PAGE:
Any ideas other than follow my passions/develop friendships for becoming the kind of person who’d attract the partner I described above? And for learning to be patient and less neurotic with dating?

    Reply
    1. Alison Post author

      Thank you so much. I am so glad you liked the article!

      I’m not sure why you are calling yourself neurotic. I would love to hear more examples to give you specific advice.

      However, you are only 24 and haven’t been dating too much in the last few years. I really think that it doesn’t hurt to have some experience dating without being overly concerned whether the person is the right partner. If you are overly critical, you may cause the person you’re with to feel constricted and anxious. And it could be a turn-off.

      There is a lot of good from enjoying the moment, in addition to thinking about the future. While you do not want to waste your time with people you know are not right for you, you shouldn’t get overly worried about whether someone is the right person right away. That kind of pressure can take the enjoyment out of getting to know someone.

      I’m not suggesting that you simply date anyone or that you continue to date someone even when you are pretty sure she is not right for you. But the best way to learn to improve your relationships is often by being in one, and then having enough self-awareness and ability to self-reflection to see how you could improve the way you interact with others.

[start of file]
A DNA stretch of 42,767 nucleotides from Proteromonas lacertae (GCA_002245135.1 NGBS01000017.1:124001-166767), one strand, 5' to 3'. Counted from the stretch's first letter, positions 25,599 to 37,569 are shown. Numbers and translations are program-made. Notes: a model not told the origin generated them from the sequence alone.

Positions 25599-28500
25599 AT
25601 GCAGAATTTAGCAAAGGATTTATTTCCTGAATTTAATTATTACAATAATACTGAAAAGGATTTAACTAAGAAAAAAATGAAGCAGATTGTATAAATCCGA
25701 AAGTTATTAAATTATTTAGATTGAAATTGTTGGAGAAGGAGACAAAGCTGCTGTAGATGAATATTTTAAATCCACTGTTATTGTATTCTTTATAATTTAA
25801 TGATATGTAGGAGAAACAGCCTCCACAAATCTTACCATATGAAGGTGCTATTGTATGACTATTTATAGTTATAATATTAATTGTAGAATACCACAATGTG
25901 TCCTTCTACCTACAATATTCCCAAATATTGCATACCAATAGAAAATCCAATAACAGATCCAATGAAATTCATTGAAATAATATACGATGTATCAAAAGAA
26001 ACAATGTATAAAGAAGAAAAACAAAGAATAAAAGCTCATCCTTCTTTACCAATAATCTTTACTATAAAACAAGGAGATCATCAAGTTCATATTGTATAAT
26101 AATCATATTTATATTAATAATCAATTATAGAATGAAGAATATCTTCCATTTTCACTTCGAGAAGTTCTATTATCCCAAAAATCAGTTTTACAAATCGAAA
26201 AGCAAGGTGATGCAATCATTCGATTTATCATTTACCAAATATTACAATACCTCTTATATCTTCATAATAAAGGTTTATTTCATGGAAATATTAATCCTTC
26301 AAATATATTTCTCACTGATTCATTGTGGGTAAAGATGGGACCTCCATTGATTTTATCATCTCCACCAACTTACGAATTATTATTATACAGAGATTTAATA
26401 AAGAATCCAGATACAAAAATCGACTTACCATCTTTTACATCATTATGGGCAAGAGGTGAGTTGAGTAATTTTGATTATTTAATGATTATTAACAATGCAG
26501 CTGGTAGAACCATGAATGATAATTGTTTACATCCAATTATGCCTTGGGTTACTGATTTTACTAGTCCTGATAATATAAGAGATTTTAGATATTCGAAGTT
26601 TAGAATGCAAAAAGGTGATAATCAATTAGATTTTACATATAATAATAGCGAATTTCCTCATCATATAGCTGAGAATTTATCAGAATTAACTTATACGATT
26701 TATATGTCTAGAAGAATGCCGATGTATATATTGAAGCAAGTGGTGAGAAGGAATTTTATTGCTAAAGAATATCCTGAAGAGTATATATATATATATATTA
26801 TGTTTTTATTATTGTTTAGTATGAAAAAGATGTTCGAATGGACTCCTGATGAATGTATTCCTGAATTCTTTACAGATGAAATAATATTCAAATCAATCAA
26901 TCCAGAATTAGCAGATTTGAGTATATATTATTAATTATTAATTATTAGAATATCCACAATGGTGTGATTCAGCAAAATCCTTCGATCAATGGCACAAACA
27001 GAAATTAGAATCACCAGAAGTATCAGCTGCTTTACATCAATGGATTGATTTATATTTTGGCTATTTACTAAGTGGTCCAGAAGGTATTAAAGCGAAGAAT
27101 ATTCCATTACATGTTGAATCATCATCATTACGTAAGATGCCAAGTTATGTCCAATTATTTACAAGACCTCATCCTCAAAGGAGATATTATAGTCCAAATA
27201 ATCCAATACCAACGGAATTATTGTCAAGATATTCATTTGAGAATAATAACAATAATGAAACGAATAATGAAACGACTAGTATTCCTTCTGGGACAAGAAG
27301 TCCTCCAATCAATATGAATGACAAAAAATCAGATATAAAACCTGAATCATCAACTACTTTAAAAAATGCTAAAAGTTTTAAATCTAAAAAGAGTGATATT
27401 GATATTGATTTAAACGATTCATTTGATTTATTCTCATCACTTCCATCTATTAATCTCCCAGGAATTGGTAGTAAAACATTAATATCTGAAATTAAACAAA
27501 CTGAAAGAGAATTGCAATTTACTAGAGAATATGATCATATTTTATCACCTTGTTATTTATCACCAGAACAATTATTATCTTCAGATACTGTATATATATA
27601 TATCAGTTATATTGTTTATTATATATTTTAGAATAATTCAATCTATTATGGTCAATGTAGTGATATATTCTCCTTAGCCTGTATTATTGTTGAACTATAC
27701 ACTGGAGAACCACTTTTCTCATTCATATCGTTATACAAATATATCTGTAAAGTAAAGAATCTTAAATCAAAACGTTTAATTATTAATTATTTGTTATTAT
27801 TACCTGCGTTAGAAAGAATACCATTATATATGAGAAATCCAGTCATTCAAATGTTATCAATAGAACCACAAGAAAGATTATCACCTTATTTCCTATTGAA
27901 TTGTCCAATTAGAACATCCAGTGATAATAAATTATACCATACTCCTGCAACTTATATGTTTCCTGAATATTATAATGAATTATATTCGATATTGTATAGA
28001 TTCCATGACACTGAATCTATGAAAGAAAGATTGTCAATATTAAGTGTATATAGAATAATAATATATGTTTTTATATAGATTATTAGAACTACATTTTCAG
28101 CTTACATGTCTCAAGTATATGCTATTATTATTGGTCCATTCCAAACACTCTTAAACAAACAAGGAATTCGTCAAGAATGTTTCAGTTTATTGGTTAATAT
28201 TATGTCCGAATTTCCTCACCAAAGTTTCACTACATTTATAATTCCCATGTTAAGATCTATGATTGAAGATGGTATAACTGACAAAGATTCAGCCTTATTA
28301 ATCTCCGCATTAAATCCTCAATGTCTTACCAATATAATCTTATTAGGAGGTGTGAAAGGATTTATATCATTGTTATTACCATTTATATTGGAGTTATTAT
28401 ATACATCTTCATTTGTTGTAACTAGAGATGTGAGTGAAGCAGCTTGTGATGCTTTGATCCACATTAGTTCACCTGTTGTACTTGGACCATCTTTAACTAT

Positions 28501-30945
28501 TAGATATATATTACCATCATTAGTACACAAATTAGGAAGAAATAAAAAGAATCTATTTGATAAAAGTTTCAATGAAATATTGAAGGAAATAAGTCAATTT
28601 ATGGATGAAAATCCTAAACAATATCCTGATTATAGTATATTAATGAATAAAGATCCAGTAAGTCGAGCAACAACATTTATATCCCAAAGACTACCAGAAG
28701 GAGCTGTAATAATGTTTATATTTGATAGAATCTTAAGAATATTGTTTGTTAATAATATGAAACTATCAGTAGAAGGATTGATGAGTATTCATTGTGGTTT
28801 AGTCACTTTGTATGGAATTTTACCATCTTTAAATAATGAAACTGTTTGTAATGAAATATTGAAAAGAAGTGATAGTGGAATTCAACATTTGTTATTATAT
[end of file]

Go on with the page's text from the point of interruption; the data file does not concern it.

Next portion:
For example, you may be too needy or codependent and find the person you’re dating backing away from you. Then you can learn how to balance your desire to see someone with keeping a healthy dose of separateness to keep desire going.

      Or, you may find that you start acting rude toward the girls you date. Then you can try to figure out if you’re being passive-aggressive for perhaps giving up other things you like to do, or perhaps you choose women who are a bit needy themselves. The examples are endless. But the best way to learn is in relationships.

      To know whether someone is right for you or not may take a year or two, although it may only take five seconds or five dates to know that someone is definitely wrong for you. So I would try to put yourself out there more and enjoy more friendships with girls and start dating a bit more. If you do find someone you are interested in and you start to have some neurotic impulses, then find a good counselor to go to alone or with her, and treat the situation early on when it is easier to change the relationship dynamics.

      Let me know what you mean by neurotic, and also what kind of bs your partner will have to put up with, and I’ll try to respond more specifically to you.

      Best,
      Alison

      Reply
    2. Alison Post author

      PS Why haven’t you dated for five years? There is no time like the present to start dating. You are unlikely to meet the “right” person immediately. You have time so date, have fun and enjoy the ride. The “right” person will come along when you least expect it and it will help to have experienced what wrong looks like first.

      Reply
      1. Bertie